Professor Pissarides: Hopefully, the ad hoc projections will come out. I think it is important to know what the Bank thinks about HICP when it has made it the official target, but I agree entirely that it would not have been appropriate to have it in the Report now, because it is going to be the Treasury's decision as well. I hope and expect that there is a lot of background discussion, technical discussion, between the Treasury and the Bank as to exactly what the targets should be and the advantages of switching over to HICP. Until the switch is actually made, I agree with Bridget, it would be better for the Bank not to have them both running side by side.

  Q28  Mr Fallon: The Governor said himself, did he not, back in September, they had a lot of explaining to do about this change, there was an awful lot of presentational work to do? Would you not have expected them to start debating this, if you did not want to see it in the Report, would you not have expected to see more speeches by MPC members on it, more technical papers published, and so on?

  Professor Pissarides: We would expect them probably to have had discussion and be having this discussion now at the Bank, but make it public when we know more about the timing of the switch and the new target. Inevitably, questions are going to arise about the target and should it be 0.8, or should it be 1.5, and what are the implications, and then you get into speculation about policy before that policy has been agreed.

  Ms Rosewell: Certainly I would expect to have a lot of publications and presentations when such a switch is made and around that switch.

  Mr Bootle: I will dissent on this. I would have expected some sort of treatment of the HICP issue in this Report, or at least an acknowledgement of the change and a broad discussion of how it might affect policy. The Inflation Report was written as though the change was not going to take place, and that I find absolutely extraordinary, I have to say. We have just had an interest rate rise predicated on the idea that inflation is going to be above the target, or in danger of being above the target, on one particular definition, and all of that may be changed radically if the target is set at a particular level. Not to have treated that at all does seem to me to be absolutely bizarre.

  Q29  Mr Fallon: Could that mean, in fact, that the switch might be delayed or deferred?

  Mr Bootle: There is a strong rumour in the markets exactly to that effect, that Gordon Brown is going to make a statement announcing that we are going to move to the HICP definition but it is not going to be enacted now. Given that the markets are speculating about that, I think the argument that there would have been speculation if the Bank had treated this head on is quite weak, frankly, and already there is considerable uncertainty about exactly what is happening.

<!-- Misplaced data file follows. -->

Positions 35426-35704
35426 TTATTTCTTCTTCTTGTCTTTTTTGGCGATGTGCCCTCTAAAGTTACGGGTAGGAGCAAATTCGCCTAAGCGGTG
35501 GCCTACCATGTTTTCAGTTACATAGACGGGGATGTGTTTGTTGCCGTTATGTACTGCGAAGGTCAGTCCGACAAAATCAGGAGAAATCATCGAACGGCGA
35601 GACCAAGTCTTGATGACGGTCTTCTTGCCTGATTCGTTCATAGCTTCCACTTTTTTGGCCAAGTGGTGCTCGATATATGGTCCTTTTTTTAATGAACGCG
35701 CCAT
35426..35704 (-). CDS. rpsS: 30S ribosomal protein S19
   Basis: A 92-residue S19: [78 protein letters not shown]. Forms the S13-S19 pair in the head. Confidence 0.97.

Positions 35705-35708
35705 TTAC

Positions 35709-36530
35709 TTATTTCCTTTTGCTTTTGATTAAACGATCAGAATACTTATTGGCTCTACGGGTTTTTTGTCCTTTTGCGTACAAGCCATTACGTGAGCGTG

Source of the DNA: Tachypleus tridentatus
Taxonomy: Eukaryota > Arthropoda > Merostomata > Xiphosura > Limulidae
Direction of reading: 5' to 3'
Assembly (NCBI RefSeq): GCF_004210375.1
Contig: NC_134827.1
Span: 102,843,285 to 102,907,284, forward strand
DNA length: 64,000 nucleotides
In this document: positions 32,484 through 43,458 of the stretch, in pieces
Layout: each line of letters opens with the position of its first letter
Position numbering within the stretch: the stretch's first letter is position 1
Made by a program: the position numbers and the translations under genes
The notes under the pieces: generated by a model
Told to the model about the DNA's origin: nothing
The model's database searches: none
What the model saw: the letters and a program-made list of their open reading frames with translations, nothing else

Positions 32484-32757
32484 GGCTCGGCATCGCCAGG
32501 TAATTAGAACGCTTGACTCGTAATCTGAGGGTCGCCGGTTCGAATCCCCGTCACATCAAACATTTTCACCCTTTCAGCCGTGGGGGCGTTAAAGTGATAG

Professor Dow: I think it would have been particularly helpful, in fact, if they had updated the table they had in the May Report, which showed the breakdown of the difference between the two measures. At least people would have up-to-date information on which to base their expectations about the relationship between the two and what that would imply for monetary policy.

  Q30  Mr Fallon: Two of you would have expected some treatment of this issue in the November Report?

  Professor Dow: Yes.

  Mr Bootle: Yes.

  Q31  Mr Ruffley: Can I ask Roger Bootle about asset levels and house prices. The remit that the MPC has got obviously is in relation to the price level but also to securing high and stable levels of growth in employment. I just wonder what you thought about the second bit, whether or not the MPC was paying sufficient attention to that, given that it seems to downplay the bursting or deflating of asset bubbles?

  Mr Bootle: I think, sotto voce, the MPC has been paying more attention to that gradually as the years have gone by, although the presentation of what it is doing obviously is still very much in terms of hitting the inflation target. Indeed, with regard to asset price bubbles, I think you could readily express a policy of trying to avoid the worst of a bubble, in terms of hitting the inflation target over a longer period. As I said in my note to you, I do think this is becoming a serious issue now. As long as the Bank, of course, thinks that inflation, whatever definition, is threatening to move above the target in the foreseeable future, and it is worried about the house price boom, then policy is not subject to any sort of dilemma, both factors are pointing in the same direction. I think the really interesting issue is what would happen, let us say, if they adopted HICP and a certain inflation target, and on the basis of that target there was not really any reasonable prospect in the foreseeable future of inflation exceeding the target, and yet house prices were continuing to rise and rise and rise at unsustainable rates, what would policy be then? This seems to me to be the gathering issue around monetary policy.